1) Get the hell out of my way when I am making a 10:30 P.M. beer run. I could give a shit about your stupid “system” that you are trying to explain to the (equally stupid),slack jawed convenience store clerk. Here are some odds that you need to know- The odds are damn near zero that you will ever win anything. The odds that my beer will make women prettier is quite high.

    2)You are NOT “supporting education”. You are supporting a piss poor deal that keeps a lot of state employees happily employed.Most of the money raised by the lottery in my state (Georgia) goes to scholarships for middle class students that could afford their own tuition IF the cost wasn’t skyrocketing BECAUSE every student has more money to spend.

    3)The money raised by the lottery is just subtracted from state budgets by oily,cynical politicians anyway.You are giving these bastards more money to play with.

    There ,I feel much better.

  29. Jaysyn was banned for: http://consumerist.com/5032912/the-subprime-meltdown-will-be-nothing-compared-to-the-prime-meltdown#c7042646 says:

    Lottery = Tax on the Stupid.

  30. Edge231 says:

    I side with the consumers.

    Lotteries are rip-offs that prey mostly on the poor. By states continuing to sell lottery tickets, after the main price has already ween awarded that are indeed simply taking advantage of people.

    As far as telling people, to check the website to see if someone has already won…are the gov’t officials joking?
    The people that play lotteries are mostly poor.

    Sorry, but posting a notice on the website or the claim lotteries are “up to $X” does not cut it. The state needs to stop selling the tickets are sent out notices to all merchants, who can place the notice in-store when the main price has been won.

  31. cmdrsass says:

    The house always wins

  32. Triborough says:

    If you are dumb enough to buy scratch-off lottery tickets you aren’t smart enough to grasp the concept that there are prizes other than the top one.

    When it comes to lotteries just buy a MegaMillions/Powerball ticket.
    I just buy two and only when the jackpot is over $100 million. Of course, I trade one vice for another forgoing a cupcake and since the cupcake is more than $2.00 the vice replacement costs less along with having fewer calories.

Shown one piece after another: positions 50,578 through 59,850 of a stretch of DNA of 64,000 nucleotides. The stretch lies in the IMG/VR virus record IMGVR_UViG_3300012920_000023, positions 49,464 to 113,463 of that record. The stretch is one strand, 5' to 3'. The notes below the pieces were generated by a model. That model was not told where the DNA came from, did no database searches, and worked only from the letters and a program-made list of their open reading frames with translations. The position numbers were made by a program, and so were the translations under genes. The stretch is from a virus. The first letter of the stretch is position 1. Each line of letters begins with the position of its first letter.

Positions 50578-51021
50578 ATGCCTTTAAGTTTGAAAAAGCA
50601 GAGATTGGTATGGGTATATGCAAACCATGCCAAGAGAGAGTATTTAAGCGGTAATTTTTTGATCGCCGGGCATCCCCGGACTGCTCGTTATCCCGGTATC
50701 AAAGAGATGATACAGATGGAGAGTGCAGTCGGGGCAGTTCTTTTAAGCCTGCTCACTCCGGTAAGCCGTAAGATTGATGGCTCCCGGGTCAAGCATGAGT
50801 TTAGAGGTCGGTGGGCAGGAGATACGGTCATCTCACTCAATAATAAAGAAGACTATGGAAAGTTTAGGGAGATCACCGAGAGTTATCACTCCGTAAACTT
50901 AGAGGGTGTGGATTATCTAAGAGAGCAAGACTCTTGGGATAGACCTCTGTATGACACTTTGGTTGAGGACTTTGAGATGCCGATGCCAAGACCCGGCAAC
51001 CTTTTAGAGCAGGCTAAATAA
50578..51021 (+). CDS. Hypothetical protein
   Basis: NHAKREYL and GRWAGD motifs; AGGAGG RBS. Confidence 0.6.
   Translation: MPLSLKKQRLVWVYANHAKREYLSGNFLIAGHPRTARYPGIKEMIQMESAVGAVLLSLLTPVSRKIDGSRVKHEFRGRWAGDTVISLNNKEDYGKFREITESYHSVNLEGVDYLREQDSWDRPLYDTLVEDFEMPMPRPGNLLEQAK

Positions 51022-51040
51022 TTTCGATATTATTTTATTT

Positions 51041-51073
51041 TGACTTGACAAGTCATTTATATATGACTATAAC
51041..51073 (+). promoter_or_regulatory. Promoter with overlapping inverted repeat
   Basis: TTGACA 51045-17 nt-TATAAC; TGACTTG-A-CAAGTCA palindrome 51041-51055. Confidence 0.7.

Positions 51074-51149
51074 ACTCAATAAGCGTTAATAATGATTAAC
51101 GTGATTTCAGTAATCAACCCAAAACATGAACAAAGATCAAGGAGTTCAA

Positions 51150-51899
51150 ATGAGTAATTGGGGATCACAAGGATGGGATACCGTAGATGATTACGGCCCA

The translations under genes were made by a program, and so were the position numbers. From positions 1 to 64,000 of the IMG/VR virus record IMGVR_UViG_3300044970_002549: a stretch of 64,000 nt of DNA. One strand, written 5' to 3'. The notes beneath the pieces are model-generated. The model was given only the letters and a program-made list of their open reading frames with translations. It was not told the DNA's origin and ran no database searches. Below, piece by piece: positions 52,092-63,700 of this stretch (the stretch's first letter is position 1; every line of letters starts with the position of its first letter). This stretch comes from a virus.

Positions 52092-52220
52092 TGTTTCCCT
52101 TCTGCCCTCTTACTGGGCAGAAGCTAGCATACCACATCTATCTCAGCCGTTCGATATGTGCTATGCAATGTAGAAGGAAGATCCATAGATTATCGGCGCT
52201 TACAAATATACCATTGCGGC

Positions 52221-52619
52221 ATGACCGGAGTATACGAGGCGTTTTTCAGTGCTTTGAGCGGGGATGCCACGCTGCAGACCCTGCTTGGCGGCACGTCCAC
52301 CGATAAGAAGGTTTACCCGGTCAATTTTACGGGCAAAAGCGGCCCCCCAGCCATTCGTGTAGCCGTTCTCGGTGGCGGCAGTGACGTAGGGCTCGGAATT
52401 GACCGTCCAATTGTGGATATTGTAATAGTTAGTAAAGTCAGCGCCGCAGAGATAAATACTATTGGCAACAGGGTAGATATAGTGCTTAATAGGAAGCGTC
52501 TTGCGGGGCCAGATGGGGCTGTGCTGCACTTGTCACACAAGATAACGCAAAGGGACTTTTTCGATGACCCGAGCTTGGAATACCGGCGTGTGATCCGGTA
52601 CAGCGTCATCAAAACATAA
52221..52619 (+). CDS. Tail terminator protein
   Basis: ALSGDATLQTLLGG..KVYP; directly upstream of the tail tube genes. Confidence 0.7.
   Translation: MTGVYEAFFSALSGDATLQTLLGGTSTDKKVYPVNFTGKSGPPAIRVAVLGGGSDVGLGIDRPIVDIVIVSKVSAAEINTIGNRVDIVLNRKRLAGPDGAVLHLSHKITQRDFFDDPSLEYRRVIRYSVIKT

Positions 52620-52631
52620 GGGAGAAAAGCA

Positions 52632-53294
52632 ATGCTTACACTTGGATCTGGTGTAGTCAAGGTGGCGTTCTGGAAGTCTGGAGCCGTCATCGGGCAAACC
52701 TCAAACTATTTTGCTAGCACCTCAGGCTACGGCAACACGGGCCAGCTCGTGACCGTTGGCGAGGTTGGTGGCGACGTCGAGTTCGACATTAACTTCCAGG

Those who basically throw their money away on scratch-off lottery tickets are probably either addicted or just not smart enough to realize that the outlay to potential prize ratio isn’t as good as the multi-state lotto games.

  33. mac-phisto says:

    ct posts all their scartch off info here –> [www.ctlottery.org] & i think it’s perfectly fine that they continue to sell tickets after the grand prize(s) is/are awarded. generally, the state will “twilight” games where the top prize is gone, but i believe that gives them an additional year to sell tickets & 2 years for people to collect.

    i’m not a big scratch-off fan, but i know a few people who use the site & game accordingly. seems like it works to me.

  34. darksunfox says:

    If there are a definite number of tickets and a definite number of prizes for the tickets, and all prizes are randomly distributed, then what’s the issue? You’re playing for the prizes and you have just as legitimate of a shot as anyone else. The ticket that you bought had the exact same chance of winning as every other ticket sold. It’s the lottery. Gambling always sucks for the consumer and always treats the house well. If gambling worked, it’d be called investing.

  35. satoru says:

    @xmarkd400x: Most lottery tickets already have this kind of disclaimer.

  36. bobbleheadr says:

    @Triborough: Can I refer you to the new commenter code?

    Guess what, lots of people play scratch offs without being morons. Sometimes the idea of a low risk gambling game is appealing to people. Some people like to give them as throwaway gift/prizes. Some people just like the instant gratification.